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Nicene and Post-Nicene Fathers, Ser. II, Vol. III:
Life and Works of Rufinus with Jerome's Apology Against Rufinus.: Siricius who is dead may have written in your favour; Anastasius who is living writes to the East against you.

Early Church Fathers  Index     

21. You produce a letter of Siricius 3180 who now sleeps in Christ, and the letter of the living Anastasius you despise. What injury you ask, can it do you that he should have written (or perhaps not written at all) when you knew nothing of it? If he did write, still it is enough for you that you have the witness of the whole world in your favor, and that no one thinks it possible that the bishop of so great a city could have done p. 530 an injury to an innocent man, or even to one who was simply absent. You speak of yourself as innocent, though your translation made all Rome shudder; you say you were absent, but it is only because you dare not reply when you are accused. And you so shrink from the judgment of the city of Rome that you prefer to subject yourself to an invasion of the barbarians 3181 than to the opinion of a peaceful city. Suppose that the letter of last year was forged by me; who then wrote the letters which have lately been received in the East? Yet in these last the pope Anastasius pays you such compliments that, when you read them, you will be more inclined to set to work to defend yourself than to accuse me.

I should like you to consider how inevitable is the wisdom which you are shunning and the Attic Salt and the eloquence of your diction in religious writing. You are attacked by others, you are pierced through by their condemnation, yet it is against me that you toss yourself about in your fury, and say: “I could unfold a tale as to the manner of your departure from Rome; as to the opinions expressed about you at the time, and written about you afterwards, as to your oath, the place where you embarked, the pious manner in which you avoided committing perjury; all this I could enlarge upon, but I have determined to keep back more than I relate.” These are specimens of your pleasant speeches. And if after this I say anything sharp in answer to you threaten me with immediate proscription and with the sword. You are a most eloquent person, and have all the tricks of rhetoric; you pretend to be passing over things which you really reveal, so that what you cannot prove by an open charge, you may make into a crime by seeming to put it aside. All this is your simplicity; this is what you mean by sparing your friend and reserving your statements for the judicial tribunal; you spare me by heaping up a mass of charge against me.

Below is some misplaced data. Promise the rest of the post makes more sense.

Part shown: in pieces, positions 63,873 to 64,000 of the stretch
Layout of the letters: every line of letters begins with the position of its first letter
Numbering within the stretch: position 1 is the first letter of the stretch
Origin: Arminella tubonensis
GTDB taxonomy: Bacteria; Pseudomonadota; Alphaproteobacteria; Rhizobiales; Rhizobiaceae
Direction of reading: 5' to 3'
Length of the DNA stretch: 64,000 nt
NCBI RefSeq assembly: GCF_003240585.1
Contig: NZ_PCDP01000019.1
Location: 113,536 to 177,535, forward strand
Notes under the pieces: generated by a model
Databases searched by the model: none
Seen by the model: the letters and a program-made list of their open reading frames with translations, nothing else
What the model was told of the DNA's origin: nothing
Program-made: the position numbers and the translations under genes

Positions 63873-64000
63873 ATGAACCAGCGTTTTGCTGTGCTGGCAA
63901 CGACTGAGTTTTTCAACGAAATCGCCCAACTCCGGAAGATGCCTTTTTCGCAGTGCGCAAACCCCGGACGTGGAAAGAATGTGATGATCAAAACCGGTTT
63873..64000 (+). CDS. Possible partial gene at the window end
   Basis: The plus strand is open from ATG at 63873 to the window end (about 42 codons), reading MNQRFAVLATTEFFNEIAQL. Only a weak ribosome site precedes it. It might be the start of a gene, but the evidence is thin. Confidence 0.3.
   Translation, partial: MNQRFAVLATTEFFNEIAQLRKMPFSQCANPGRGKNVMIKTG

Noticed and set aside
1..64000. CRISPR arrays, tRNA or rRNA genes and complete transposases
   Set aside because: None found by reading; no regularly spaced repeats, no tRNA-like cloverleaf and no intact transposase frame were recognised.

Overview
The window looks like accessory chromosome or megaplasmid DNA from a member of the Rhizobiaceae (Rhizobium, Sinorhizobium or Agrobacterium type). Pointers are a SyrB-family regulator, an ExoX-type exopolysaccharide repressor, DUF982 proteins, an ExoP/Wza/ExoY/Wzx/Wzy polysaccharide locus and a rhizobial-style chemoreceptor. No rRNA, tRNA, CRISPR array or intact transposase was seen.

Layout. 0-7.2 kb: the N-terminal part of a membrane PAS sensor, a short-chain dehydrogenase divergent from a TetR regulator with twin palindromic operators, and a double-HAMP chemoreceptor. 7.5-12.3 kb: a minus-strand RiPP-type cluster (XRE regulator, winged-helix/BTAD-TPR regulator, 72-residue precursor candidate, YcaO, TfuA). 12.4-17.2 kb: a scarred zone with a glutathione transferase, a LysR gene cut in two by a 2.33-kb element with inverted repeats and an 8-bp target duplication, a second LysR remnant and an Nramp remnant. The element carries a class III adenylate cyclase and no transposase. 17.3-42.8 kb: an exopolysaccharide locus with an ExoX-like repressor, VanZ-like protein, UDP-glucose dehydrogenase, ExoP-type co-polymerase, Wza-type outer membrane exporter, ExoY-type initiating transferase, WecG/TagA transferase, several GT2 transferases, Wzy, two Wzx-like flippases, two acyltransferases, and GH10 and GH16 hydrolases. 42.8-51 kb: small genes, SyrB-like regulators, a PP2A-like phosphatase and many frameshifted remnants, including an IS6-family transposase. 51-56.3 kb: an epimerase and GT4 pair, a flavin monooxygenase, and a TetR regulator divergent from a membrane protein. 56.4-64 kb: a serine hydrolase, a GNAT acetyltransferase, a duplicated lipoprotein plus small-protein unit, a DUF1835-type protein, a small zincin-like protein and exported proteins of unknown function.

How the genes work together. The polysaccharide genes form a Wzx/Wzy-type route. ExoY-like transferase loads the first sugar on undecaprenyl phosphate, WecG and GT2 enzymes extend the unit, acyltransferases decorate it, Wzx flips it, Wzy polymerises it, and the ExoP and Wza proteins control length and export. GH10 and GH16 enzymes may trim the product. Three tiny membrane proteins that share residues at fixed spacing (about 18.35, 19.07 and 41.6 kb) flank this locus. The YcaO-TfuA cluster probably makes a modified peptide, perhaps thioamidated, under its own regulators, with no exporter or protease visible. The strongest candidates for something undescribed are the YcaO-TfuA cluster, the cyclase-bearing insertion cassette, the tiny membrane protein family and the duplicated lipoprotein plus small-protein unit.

Bishop of Rome in succession to Damasus. (a.d. 385–398) and succeeded by Anastasius.


The Goths under Alaric passed through Aquileia to invade Italy in 401.

Next: My departure from Rome for the East had nothing blameable in it as you insinuate.